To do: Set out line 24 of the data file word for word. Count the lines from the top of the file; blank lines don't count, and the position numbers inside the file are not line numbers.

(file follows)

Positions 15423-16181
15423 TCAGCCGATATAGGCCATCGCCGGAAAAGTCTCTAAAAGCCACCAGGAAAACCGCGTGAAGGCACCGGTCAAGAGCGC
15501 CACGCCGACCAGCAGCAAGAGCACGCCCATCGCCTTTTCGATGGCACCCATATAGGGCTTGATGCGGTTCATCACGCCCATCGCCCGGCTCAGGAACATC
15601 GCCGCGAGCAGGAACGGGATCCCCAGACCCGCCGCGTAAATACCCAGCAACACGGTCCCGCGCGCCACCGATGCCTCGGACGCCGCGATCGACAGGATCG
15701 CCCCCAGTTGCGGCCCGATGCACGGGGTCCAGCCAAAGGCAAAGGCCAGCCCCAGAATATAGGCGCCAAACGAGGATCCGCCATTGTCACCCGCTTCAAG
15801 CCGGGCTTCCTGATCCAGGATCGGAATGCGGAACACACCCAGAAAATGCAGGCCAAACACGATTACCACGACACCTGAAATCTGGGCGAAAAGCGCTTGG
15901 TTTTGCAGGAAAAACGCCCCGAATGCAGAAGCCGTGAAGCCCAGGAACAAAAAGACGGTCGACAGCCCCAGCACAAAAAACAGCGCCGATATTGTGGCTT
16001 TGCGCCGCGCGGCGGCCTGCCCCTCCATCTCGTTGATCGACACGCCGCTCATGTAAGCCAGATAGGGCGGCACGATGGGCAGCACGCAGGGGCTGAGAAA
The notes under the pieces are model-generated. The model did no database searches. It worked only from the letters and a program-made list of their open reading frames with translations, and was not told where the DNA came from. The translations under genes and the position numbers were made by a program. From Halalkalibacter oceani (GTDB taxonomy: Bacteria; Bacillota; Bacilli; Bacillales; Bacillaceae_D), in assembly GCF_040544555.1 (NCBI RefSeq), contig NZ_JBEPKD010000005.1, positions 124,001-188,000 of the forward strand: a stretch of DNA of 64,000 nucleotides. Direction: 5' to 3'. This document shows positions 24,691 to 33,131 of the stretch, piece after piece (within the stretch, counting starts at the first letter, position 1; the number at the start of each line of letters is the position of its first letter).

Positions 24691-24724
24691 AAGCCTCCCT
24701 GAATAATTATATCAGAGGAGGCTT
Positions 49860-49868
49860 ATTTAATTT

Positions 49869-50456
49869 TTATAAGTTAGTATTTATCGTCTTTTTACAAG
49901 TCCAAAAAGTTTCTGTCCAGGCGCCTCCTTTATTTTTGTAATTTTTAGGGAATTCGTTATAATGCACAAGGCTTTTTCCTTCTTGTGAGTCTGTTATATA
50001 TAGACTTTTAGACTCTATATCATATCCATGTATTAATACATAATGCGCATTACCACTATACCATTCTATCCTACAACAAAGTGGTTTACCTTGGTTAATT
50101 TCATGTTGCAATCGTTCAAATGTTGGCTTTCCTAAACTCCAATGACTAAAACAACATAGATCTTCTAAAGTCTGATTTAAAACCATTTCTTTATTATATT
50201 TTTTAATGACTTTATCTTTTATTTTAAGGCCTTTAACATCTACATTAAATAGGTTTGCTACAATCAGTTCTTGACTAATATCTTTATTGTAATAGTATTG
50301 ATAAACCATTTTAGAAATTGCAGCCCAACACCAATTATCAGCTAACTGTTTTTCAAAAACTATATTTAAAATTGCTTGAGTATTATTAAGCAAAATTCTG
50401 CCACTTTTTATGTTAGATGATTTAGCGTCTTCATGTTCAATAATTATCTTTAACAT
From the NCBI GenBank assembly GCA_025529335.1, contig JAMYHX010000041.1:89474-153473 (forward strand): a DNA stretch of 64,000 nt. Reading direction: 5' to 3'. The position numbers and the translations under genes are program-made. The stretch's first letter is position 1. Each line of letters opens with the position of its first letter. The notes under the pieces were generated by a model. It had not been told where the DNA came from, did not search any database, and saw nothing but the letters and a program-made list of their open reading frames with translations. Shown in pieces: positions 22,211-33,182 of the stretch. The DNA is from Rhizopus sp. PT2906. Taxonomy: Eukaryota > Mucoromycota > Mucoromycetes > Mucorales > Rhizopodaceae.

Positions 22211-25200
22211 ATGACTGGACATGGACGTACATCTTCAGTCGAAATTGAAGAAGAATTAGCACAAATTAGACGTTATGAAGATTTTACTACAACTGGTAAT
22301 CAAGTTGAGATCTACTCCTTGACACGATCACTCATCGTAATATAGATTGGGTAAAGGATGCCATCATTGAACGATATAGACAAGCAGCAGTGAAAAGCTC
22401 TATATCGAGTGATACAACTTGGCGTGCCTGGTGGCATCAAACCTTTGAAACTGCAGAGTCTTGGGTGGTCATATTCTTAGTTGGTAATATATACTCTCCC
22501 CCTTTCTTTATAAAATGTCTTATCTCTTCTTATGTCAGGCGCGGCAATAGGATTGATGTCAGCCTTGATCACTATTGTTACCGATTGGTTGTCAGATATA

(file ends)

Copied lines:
Positions 22211-25200